It’s a memorizing sight that has drawn inquisitive spectators to local beaches after sundown to watch as red waves turn a neon blue hue, lighting up the dark ocean with glowing whitewash on beaches across Southern California.
But what makes this phenomenon, which rarely happens and is turning out to be one of the largest plankton blooms in a decade, so special?
Tracking the red tide as it turns waves electric blue is no easy feat, but seeing it is something you’ll never forget. If you’ve had the chance to see it, or simply want to know more about what makes it happen, here’s seven things to know about bioluminescent waves:
Tracking the red tide isn’t easy as currents can push it offshore or to different areas of the coast within hours.
When it first showed up nearly three weeks ago, it was mostly visible in Newport Beach, then it moved up to Huntington and the South Bay. Most recently, the red tide has been thick off South Orange County in areas of Laguna Beach, Dana Point, including the harbor, San Clemente and further south in Oceanside and areas of San Diego.
But be warned: Recent beach closures and parking restrictions have made it tough to get a glimpse of the ocean. Some beaches are still shut down, so know what the rules are before you go.
Some areas have been crowded with people trying to get a glimpse at the phenomenon, so make sure you keep your distance and wear a face mask.
Scientists at the Scripps Institution of Oceanography at UC San Diego are among top experts on the subject. Bioluminescence expert Michael Latz, a scientist at Scripps, gave some info on the science of the phenom:
“The red tide is due to aggregations of the dinoflagellate Lingulodinium polyedra, a species well known for its bioluminescent displays. Each microscopic cell contains some ‘sunscreen,’ giving it a reddish-brown color,” he said. “On sunny days, the organisms swim toward the surface where they concentrate, resulting in the intensified coloration of the water – and the reason for the term ‘red tide.’ At night, when the phytoplankton are agitated by waves or other movement in the water, they emit a dazzling neon blue glow.”
There is no red tide monitoring program, but the Southern California Coastal Ocean Observing System at Scripps Oceanography performs weekly sampling for potential harmful algal toxins.
The Scripps Shore Stations Program also collects daily water samples and performs plankton analysis twice a week.
Latz said that local red tides of L. polyedra have been known since the early 1900s, thanks to observations by Scripps scientists. And today, there are several Scripps scientists sampling the red tide we’ve been seeing with the hopes of learning more about the organisms’ genetics and metabolic characteristics.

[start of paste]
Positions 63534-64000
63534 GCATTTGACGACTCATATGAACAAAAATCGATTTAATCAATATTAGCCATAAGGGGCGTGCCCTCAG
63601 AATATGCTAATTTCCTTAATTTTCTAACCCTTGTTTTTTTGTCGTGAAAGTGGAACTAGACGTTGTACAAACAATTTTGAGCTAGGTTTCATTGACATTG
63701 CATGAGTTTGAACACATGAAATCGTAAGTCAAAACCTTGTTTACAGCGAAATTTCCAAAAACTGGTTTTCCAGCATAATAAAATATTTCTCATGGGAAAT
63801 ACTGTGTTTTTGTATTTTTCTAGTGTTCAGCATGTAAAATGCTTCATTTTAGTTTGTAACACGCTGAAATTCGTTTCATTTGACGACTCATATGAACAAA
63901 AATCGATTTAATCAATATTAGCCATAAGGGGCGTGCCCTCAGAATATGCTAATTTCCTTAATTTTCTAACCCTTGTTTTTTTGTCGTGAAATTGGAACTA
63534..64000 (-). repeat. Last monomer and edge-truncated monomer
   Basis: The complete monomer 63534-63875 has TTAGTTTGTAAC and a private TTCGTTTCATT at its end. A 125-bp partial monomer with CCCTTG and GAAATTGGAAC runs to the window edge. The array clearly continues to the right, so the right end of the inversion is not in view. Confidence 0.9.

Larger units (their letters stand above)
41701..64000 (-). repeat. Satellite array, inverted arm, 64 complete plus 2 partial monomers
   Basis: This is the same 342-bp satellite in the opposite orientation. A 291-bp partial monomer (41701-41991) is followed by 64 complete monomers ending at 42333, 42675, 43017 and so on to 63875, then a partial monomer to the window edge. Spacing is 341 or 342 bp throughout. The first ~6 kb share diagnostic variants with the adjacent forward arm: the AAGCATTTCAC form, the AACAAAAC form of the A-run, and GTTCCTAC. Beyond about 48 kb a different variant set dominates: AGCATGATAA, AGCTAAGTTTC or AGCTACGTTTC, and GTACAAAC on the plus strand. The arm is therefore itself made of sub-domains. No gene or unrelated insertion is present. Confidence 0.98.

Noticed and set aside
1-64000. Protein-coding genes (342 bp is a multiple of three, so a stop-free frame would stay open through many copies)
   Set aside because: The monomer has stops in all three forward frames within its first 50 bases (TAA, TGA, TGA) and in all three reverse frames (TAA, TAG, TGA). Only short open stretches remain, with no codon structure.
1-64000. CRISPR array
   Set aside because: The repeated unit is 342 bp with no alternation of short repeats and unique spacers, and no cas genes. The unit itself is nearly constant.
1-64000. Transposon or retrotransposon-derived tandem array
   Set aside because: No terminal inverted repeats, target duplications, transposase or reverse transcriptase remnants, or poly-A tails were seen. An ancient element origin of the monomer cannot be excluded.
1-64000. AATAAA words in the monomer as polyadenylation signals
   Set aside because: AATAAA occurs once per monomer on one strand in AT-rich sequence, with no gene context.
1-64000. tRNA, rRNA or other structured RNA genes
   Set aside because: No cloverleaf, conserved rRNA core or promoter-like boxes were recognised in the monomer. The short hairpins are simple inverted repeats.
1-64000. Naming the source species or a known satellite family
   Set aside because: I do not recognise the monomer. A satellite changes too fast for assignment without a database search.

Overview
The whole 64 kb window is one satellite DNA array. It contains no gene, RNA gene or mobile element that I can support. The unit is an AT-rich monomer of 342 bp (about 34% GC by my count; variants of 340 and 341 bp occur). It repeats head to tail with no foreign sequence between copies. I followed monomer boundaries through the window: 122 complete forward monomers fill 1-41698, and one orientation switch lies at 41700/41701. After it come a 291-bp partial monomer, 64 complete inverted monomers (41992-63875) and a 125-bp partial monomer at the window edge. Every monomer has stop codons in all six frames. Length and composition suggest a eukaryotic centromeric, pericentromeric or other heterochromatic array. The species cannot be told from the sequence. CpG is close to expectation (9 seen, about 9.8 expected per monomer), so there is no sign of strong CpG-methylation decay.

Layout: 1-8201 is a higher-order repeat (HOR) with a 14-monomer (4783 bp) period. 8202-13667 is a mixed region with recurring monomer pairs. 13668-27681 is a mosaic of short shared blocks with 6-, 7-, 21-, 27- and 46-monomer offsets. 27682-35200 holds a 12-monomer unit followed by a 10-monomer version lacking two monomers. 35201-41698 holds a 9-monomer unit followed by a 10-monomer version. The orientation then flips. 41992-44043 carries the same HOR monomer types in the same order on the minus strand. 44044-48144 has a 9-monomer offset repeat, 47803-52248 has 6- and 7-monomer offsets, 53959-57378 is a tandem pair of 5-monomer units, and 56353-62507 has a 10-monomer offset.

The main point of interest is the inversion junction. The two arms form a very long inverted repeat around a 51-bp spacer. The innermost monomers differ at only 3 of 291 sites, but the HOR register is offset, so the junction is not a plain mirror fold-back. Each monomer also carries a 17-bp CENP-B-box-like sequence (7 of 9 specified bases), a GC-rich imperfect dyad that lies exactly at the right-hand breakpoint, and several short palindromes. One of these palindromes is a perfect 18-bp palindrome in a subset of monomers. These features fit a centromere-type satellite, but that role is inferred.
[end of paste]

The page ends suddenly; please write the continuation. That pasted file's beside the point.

Scientists do not know how long the current red tide will last, as previous events have lingered anywhere from one week to a month or more.
If it continues for the next week, it will be a month-long event. The last time a red tide lasted that long was in 2011, and in 1995 prior to that.
Bioluminescent displays are viewed best from a dark beach at least two hours after sunset, though visibility is not guaranteed, Latz said.
While the thought of splashing around in neon waters is luring, make sure you know the risks.
First, it’s dark and swimming in the ocean at night comes with its own risks. And there are no lifeguards on duty.
According to Scripps, local populations do not produce yessotoxin, a compound that acts as a neurotoxin, which can happen in areas of the Mediterranean.
Some people, however, are sensitive to inhaling air associated with the red tide, “so the organisms must be producing other compounds that can affect human health,” Scripps noted. “It is personal choice whether to go in the water, but there is no public health warning associated with the red tide.”
Be warned, it can also make the skin itch and is very stinky on clothes and wetsuits.
Dolphins don’t seem to mind it, however. If you haven’t seen it, check out this video taken off Newport Beach that garnered millions of views since it posted:
If the red tide sticks around until your local beach is open again, take a jar with you to bring a specimen home. Go into a dark room and shake the jar to watch it glow.
Yes! If it is strong enough, dig your feet into the sand to make trails or footprints as you walk to make the beach glow. Pick up a scoop of sand and toss it to see it glow upon impact hitting the ground again.
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